# 15.5: Projective transformations


A bijection from the real projective plane to itself that sends lines to lines is called projective transformation.

Note that any affine transformation defines a projective transformation on the corresponding real projective plane. We will call such projective transformations affine; these are projective transformations that send the ideal line to itself.

The extended perspective projection discussed in the previous section provides another source of examples of projective transformations.

Theorem $$\PageIndex{1}$$

Given a line $$\ell$$ in the real projective plane, there is a perspective projection that sends $$\ell$$ to the ideal line.

Moreover, a perspective transformation is either affine or, in a suitable coordinate system, it can be written as a composition of the extension of perspective projection

$$\beta:(x,y) \mapsto (\dfrac{x}{y},\dfrac{1}{y})$$

and an affine transformation.

Proof

We may choose an $$(x,y)$$-coordinate system such that the line $$\ell$$ is defined by equation $$y=0$$. Then the extension of $$\beta$$ gives the needed transformation.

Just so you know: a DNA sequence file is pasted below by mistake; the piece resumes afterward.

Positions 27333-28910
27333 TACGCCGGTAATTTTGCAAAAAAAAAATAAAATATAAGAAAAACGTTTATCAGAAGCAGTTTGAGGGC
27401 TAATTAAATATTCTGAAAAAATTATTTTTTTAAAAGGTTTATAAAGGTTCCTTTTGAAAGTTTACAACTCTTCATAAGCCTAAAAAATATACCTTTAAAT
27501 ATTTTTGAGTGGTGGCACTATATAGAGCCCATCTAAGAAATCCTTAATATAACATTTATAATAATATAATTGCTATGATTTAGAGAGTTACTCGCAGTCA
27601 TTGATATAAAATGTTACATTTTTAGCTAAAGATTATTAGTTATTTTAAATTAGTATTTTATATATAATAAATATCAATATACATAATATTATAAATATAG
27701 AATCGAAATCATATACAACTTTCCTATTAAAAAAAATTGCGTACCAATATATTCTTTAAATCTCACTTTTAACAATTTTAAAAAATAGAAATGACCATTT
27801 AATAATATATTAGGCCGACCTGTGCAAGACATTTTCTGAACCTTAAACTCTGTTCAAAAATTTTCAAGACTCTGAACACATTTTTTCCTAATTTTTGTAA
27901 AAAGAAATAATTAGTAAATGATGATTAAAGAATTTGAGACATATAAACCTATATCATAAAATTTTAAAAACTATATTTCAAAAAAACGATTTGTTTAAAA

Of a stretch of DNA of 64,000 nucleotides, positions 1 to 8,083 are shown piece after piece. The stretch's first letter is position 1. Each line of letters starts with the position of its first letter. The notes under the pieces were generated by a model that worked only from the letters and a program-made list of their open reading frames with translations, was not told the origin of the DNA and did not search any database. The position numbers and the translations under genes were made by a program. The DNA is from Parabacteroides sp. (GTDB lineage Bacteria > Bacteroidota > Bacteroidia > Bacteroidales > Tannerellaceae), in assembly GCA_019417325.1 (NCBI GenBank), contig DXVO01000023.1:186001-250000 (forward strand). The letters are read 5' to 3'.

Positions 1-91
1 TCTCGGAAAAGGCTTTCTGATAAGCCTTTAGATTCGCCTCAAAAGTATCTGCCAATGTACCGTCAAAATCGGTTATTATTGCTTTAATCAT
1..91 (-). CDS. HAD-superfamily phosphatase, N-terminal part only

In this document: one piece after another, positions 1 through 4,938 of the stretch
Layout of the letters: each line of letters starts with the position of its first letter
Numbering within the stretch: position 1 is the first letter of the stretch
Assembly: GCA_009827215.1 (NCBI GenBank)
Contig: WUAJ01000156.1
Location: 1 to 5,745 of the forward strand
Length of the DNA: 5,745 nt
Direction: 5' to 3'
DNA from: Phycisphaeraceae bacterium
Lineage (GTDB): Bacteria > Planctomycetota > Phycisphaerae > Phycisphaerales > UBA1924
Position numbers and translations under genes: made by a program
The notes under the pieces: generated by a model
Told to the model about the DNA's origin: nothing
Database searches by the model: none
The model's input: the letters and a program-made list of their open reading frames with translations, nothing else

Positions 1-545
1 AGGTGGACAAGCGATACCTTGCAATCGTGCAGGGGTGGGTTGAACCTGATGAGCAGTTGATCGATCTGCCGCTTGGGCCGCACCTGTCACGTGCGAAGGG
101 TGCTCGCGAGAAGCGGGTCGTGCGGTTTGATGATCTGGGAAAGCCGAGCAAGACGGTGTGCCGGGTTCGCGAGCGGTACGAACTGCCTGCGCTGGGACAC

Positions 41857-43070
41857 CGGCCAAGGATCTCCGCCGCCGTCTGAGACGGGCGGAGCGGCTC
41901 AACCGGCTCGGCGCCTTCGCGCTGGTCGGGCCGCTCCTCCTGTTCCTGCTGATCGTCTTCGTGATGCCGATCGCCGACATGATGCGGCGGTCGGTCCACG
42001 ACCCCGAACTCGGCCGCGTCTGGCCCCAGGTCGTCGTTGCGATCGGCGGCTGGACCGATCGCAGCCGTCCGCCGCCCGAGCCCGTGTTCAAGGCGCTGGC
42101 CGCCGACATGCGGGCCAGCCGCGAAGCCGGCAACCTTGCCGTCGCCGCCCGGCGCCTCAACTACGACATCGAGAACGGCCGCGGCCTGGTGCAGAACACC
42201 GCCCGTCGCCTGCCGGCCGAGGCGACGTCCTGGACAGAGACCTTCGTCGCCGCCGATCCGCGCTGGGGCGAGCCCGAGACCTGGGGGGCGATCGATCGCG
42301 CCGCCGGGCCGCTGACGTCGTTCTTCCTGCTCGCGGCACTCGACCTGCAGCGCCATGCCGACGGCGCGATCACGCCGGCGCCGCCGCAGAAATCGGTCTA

Fix a projective transformation $$\gamma$$. If $$\gamma$$ sends the ideal line to itself, then it has to be affine. It proves the theorem in this case.

Suppose $$\gamma$$ sends the ideal line to a line $$\ell$$. Choose a perspective projection $$\beta$$ as above. The composition $$\beta\circ\gamma$$ sends the ideal line to itself. That is, $$\gamma=\beta\circ\gamma$$ is affine. Note that $$\beta$$ is self-inverse; therefore $$\alpha=\beta\circ \gamma$$ — hence the result.

Exercise $$\PageIndex{1}$$

Let $$P\mapsto P'$$ be (a) an affine transformation, (b) the perspective projection defined by $$(x,y) \mapsto (\dfrac{x}{y},\dfrac{1}{y})$$, or (c) arbitrary projective transformation. Suppose $$P_1,P_2,P_3,P_4$$ lie on one line. Show that

$$\dfrac{P_1P_2\cdot P_3P_4}{P_2 P_3 \cdot P_4 P_1}=\dfrac{P'_1P'_2\cdot P'_3P'_4}{P'_2P'_3\cdot P'_4P'_1};$$

that is, each of these maps preserves cross ratio for quadruples of points on one line.

Hint

To prove (a), apply Proposition 14.3.1.

To prove (b), suppose $$P_i = (x_i, y_i)$$; show and use that

$$\dfrac{P_1 P_2 \cdot P_3P_4}{P_2P_3 \cdot P_4P_1} = |\dfrac{(x_1 - x_2) \cdot (x_3 - x_4)}{(x_2 - x_3)\cdot (x_4 - x_1)}|$$

if all $$P_i$$ lie on a horizontal line $$y = b$$, and

$$\dfrac{P_1 P_2 \cdot P_3P_4}{P_2P_3 \cdot P_4P_1} = |\dfrac{(y_1 - y_2) \cdot (y_3 - y_4)}{(y_2 - y_3)\cdot (y_4 - y_1)}|$$

otherwise. (See 20.8.4 for another proof.)

To prove (c), apply (a), (b), and Theorem $$\PageIndex{1}$$.